At The Orchid, we believe that women best heal from substance dependency as individuals in an honest, supportive, loving group of other women. A large part of our group process work is designed to encourage Relational Growth, a concept first identified and defined by Dr. Karen Dodge during her work with addicted and alcoholic women. During her 20 years of work with addicted women, Dr. Dodge intuited that the conventional explanations and treatments of addiction — based largely on the studies of male alcoholics and addicts — did not fit the realities that she saw every day.
As Dr. Dodge investigated further, empirical research confirmed her observations. Female addicts and alcoholics showed some striking differences to the “typical” — usually meaning male — alcoholic. Specifically, it was discovered that female substance abuse was strongly correlated with low self-esteem, symptoms of depression, fewer traditional job skills and, most importantly, a lack of a strong social support network.
She surmised that women have a natural affinity and need for building connections and community with other women. When trauma, fears and other psychological barriers inhibit women from connecting to other women, sobriety becomes even more challenging to achieve. However, when women learn to trust one another and build a loving and supportive community, that community can form a strong base for individual healing and recovery.
There’s a real benefit for a woman in recovery to have other women with similar stories and backgrounds around to help make sense of their current situation.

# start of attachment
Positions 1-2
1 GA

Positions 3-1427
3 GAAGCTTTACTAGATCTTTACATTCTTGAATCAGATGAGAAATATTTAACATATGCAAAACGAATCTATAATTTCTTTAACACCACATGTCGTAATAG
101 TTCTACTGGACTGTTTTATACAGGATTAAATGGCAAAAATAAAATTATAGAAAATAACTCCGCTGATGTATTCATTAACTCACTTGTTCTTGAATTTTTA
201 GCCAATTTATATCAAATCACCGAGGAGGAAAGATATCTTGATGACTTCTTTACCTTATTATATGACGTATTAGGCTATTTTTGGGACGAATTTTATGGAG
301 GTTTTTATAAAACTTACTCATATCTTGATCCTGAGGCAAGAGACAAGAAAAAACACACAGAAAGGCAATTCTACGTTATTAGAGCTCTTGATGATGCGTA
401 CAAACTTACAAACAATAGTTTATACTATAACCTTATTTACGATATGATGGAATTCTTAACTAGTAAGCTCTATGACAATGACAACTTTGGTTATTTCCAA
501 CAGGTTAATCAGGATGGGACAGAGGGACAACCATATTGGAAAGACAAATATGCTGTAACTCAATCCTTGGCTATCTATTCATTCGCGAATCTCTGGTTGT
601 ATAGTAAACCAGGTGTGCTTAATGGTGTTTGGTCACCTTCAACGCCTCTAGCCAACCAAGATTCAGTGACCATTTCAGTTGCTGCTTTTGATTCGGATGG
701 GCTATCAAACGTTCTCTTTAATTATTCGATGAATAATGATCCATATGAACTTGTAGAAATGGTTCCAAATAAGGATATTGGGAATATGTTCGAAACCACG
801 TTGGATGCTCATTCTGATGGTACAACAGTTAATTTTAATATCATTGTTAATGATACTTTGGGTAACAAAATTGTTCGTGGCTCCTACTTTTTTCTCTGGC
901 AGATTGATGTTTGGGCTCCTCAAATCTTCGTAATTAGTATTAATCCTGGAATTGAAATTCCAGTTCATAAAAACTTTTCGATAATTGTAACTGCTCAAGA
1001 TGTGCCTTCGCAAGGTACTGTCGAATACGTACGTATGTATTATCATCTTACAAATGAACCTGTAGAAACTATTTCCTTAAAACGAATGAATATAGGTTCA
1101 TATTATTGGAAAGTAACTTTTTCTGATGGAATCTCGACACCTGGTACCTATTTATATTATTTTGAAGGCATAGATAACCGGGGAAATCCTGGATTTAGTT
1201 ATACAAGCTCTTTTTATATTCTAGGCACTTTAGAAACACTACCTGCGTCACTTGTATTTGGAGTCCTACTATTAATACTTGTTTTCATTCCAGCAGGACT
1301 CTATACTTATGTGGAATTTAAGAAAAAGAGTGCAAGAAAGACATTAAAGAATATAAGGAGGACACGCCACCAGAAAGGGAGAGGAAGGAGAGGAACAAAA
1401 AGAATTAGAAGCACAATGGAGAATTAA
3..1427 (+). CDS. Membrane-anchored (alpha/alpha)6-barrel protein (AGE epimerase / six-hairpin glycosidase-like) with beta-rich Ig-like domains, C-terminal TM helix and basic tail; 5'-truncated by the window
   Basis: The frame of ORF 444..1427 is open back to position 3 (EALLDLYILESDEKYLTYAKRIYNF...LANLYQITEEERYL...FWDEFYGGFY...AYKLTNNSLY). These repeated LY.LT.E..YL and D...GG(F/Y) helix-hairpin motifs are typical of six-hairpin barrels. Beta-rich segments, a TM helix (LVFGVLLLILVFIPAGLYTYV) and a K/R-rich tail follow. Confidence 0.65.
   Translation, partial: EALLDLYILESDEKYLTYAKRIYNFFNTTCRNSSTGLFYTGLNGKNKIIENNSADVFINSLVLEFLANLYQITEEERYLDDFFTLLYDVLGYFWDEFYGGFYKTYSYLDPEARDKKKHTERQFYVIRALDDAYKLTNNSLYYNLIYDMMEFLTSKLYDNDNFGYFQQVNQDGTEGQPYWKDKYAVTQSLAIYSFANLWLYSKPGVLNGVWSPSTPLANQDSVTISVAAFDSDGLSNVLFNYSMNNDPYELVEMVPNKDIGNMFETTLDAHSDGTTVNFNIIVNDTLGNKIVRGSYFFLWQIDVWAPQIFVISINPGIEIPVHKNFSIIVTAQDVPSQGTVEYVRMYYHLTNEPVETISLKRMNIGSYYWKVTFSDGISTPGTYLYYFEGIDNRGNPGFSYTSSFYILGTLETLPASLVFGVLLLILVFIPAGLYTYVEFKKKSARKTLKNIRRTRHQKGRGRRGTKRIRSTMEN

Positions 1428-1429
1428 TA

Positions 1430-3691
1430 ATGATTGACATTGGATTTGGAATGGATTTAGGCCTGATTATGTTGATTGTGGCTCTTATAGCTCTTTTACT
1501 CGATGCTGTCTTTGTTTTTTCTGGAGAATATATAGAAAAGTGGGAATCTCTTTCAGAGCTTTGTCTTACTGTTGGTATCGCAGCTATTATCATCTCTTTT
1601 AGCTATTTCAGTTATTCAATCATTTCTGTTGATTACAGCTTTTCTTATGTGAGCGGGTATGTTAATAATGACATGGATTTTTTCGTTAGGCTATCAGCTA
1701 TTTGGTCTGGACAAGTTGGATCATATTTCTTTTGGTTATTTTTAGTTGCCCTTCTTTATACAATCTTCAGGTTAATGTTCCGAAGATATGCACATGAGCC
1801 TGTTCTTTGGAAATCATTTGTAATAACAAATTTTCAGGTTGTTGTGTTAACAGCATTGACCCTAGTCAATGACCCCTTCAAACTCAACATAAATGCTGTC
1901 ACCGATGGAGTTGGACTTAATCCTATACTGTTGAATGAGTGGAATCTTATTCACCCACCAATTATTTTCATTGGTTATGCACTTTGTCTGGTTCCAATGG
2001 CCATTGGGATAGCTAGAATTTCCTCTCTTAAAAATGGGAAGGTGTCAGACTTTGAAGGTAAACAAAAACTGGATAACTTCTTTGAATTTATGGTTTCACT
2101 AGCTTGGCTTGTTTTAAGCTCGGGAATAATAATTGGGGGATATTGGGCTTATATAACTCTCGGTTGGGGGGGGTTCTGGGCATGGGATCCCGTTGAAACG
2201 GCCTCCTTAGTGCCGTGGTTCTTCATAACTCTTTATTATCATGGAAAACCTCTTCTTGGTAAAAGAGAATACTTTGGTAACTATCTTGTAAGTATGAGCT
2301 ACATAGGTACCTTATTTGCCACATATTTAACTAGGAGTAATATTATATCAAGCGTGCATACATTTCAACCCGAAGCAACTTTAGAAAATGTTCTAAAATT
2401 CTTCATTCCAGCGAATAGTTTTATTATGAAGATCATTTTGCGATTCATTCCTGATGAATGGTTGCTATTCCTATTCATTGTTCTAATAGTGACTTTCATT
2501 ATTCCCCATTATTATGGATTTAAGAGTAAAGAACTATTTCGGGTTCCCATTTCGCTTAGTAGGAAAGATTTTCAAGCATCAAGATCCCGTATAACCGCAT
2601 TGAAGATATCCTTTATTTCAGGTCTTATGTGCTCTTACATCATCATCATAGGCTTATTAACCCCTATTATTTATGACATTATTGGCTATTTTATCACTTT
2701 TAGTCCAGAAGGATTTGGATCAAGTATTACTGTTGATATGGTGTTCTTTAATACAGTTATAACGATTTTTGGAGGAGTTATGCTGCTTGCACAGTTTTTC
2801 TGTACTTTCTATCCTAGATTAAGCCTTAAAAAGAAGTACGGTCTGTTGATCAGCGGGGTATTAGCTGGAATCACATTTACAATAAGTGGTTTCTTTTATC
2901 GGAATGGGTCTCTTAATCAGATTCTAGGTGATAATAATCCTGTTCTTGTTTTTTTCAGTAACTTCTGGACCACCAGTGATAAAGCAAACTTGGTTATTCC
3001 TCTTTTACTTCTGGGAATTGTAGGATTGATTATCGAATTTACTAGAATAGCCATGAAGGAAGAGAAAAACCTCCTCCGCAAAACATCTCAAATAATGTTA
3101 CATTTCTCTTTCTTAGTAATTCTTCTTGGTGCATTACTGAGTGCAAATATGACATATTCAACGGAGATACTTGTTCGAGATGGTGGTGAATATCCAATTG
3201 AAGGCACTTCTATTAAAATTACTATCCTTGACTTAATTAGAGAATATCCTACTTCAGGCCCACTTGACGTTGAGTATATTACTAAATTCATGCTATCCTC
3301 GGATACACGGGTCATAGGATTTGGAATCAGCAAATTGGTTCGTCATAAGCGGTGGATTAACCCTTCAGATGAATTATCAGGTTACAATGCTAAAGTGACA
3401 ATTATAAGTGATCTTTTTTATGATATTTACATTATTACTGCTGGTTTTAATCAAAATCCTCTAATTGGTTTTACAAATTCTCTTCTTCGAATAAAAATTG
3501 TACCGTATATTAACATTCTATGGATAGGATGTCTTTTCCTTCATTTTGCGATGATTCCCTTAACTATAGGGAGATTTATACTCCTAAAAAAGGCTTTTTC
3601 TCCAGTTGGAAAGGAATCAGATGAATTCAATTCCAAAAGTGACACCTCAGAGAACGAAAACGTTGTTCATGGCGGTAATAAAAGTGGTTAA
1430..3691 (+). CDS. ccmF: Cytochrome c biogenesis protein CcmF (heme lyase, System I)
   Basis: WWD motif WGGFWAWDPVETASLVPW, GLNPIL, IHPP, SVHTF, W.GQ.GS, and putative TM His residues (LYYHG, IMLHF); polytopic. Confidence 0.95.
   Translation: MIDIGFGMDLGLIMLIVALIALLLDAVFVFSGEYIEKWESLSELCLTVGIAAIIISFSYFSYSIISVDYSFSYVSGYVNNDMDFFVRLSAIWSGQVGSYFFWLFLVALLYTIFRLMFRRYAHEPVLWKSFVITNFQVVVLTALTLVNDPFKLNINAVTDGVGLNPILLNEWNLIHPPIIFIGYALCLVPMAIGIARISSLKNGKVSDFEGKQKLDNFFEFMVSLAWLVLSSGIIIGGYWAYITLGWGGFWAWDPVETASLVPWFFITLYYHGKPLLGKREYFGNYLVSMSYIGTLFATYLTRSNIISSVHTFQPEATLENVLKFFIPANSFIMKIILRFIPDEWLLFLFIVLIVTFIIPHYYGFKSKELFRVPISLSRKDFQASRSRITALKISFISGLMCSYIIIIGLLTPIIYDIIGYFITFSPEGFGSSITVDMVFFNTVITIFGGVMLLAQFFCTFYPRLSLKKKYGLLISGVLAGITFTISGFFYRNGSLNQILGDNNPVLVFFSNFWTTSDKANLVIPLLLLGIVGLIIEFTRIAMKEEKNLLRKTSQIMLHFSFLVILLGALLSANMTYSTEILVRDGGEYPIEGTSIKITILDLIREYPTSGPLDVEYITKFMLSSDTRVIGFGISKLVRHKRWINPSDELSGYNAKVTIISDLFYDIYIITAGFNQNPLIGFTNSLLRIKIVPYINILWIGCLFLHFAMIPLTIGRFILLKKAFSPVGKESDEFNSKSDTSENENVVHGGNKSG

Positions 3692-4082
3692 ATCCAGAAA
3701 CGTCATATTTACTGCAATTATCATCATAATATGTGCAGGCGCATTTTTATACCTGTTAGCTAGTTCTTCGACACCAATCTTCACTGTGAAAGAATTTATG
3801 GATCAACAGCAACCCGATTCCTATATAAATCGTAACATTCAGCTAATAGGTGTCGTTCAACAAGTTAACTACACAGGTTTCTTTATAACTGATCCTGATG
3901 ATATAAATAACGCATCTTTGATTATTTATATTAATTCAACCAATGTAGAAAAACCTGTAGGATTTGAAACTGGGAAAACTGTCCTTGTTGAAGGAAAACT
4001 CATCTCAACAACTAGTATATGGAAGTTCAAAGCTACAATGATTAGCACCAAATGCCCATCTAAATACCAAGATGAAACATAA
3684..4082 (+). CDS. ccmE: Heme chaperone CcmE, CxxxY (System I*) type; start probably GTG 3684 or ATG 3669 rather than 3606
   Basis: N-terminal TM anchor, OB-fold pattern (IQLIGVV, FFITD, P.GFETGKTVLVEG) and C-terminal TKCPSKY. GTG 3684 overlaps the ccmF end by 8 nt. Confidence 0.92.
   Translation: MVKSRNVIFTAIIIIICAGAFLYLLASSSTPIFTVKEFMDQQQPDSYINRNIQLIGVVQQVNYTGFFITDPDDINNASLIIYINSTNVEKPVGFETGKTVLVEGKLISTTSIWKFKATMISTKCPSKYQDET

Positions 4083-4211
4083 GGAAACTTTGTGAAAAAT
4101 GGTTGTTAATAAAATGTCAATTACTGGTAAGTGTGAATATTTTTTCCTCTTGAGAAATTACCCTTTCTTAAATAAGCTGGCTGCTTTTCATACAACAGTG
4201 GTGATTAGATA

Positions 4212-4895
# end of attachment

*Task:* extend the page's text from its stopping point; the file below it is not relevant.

Group Dynamic Therapy at The Orchid serves to strengthen and encourage the building of these female communities among our clients. Professional therapists help women to understand and work through the trust, shame and fear issues which prevent intimacy with other women. The all-female group sessions open women up to freely and openly share the feelings and thoughts that they might never discuss in mixed meetings.
During these sessions, Orchid clients frequently realize just how much they have in common with one another, and with recovering women everywhere. In the process, these clients often discover, or rediscover, the joys of close feminine friendships and the valuable support these friendships can offer. When these clients leave The Orchid, they not only have a strong recovery network of women to rely on, but also a new sense of trust and openness to create new networks in their own community.